The great equaliser
Often the simplest is the toughest, I’ll take help from the oft-quoted phrase “Be the change you want to see”, by Mahatma Gandhi to present my case. I’ve heard this said so many times, that I didn’t even blink every time I would see it written or said anywhere.
Then, this Sunday, I acted out of character. Became a ‘doer’. Participated in a city event. Event – Flash Mob. Venue – Brigade road-Church street junction. As a journalist, when you are ‘covering’ an event, you cannot cross the line and participate or show support. Surely, you can through your [sensitive writing], which I have always tried to do (And I am proud of that). But, this Sunday, I was out there, happy to be told what to do, how to do and when to do. I went with the flow.
It was the first of the many events that will lead to the final Slutwalk this December. We were to freeze for five minutes depicting the many forms of ‘eve teasing’, its effects – so in pairs couples depicted – groping, touching, feeling and other violations that women, and sometimes even men, face in the city. It ended with us “un-freezing” to shout “NO MEANS NO!” hoping the crowd got the message - such behaviour is not acceptable.
Participation helps one understand the ground realities. The event was a success as from the beginning till the very end of those 5 minutes the crowds stood around us, so close – some passing snide comments, most wondering what was going on and many others who understood – just showing their support by stand there. But, if anyone had tried to record the behind the scene that led to the final event would have till the last half hour thought – we wouldn’t make it.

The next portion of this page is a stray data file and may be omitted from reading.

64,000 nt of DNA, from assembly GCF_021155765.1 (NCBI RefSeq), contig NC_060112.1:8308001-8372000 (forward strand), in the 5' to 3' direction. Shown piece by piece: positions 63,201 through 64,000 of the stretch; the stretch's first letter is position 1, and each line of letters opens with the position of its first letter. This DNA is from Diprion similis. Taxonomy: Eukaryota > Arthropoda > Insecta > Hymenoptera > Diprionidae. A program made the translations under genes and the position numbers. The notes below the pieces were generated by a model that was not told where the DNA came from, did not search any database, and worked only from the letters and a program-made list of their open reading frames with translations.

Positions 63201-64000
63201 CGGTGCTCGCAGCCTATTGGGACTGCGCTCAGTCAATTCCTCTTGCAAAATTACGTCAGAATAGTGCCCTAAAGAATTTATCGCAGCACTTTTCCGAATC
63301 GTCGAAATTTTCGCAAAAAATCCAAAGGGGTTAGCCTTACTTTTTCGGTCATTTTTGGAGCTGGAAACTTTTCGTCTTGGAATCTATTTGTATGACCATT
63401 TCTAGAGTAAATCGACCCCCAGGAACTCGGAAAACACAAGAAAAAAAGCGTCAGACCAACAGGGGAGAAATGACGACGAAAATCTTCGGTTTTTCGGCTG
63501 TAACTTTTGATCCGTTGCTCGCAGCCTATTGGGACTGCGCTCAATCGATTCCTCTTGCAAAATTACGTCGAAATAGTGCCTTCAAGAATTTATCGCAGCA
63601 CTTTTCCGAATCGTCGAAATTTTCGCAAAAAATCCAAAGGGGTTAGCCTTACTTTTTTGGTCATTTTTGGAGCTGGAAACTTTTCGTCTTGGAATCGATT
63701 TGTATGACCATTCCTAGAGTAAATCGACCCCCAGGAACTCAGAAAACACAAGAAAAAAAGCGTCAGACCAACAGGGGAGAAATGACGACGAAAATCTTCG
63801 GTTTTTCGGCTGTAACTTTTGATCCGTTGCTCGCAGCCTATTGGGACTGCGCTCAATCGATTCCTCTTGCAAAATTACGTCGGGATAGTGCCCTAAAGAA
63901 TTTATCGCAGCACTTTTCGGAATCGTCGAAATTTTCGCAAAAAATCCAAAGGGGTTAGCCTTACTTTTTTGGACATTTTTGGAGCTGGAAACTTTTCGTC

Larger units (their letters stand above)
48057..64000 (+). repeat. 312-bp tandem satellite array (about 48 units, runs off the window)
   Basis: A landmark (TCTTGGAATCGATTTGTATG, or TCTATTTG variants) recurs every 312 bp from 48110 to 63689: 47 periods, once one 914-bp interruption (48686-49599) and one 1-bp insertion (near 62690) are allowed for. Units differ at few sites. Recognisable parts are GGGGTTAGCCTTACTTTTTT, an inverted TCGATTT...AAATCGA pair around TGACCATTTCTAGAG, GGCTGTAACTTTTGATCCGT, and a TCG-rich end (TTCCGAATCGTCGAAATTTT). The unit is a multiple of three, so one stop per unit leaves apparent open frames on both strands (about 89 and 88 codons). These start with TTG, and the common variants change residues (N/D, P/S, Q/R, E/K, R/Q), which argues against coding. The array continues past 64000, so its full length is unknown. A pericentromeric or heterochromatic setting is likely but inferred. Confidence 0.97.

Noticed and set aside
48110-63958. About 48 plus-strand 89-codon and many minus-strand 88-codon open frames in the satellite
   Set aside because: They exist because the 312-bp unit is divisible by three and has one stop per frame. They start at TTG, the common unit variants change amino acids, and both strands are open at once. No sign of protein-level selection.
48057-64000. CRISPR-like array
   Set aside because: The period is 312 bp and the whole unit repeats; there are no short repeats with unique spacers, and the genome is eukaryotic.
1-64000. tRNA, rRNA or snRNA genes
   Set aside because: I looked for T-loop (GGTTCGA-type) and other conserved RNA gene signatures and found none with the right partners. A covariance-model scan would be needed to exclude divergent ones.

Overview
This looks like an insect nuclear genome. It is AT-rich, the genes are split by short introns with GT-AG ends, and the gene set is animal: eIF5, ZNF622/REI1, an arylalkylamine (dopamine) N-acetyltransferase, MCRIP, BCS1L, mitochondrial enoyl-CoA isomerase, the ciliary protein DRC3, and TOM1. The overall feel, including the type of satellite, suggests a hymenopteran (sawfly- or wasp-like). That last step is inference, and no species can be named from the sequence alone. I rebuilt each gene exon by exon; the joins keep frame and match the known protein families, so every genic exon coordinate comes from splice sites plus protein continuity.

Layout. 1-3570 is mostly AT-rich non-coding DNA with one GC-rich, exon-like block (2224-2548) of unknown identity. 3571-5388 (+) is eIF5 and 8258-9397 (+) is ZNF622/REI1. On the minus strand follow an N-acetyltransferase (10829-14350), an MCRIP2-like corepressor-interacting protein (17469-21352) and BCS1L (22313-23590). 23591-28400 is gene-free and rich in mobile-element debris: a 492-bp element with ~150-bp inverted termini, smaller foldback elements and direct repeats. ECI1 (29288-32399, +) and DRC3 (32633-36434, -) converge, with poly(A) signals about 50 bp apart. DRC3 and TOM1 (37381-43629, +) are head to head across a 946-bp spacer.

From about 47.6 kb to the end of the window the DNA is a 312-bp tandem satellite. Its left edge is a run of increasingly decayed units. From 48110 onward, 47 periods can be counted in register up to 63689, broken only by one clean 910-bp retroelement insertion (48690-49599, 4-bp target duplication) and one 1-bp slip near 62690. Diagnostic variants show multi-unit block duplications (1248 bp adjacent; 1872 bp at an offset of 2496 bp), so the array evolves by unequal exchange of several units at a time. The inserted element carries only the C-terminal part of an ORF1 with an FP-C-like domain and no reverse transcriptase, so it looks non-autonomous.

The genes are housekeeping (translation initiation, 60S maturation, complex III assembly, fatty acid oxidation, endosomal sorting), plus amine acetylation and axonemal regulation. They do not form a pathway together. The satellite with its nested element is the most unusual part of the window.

As a journalist, I have always been present to witness an event – be it a protest or a gathering of some kind, on Sunday, I realised the effort that goes into a success of any such event.
That very day I witnessed a contrast, while we waited for participants to tickle in, there was another group – students mostly from Manipur – who held a silent protest and rally. They were there to support Irom Sharmila – who has been on a fast for 11 years urging the Indian government to repeal the barbaric AFSPA (Armed Forces Special Power's Act). While the flash mob got coverage from a local TV channel, the silent protest went largely ‘uncovered’.
That’s the challenge, Sharmila’s been fasting and yet there isn’t enough pressure on the government to repeal the law. Yet, the silent protest went mostly uncovered. Online forums, like World Pulse, therefore, become the ‘great equaliser’ as they help ‘cover news’, allowing citizens to turn journalists using their cellphones to capture an image or a video. Upload images/videos or blog, build a platform for discussion. It gives an individual like me to report because I know here I can ‘report’ on issues that I feel are important.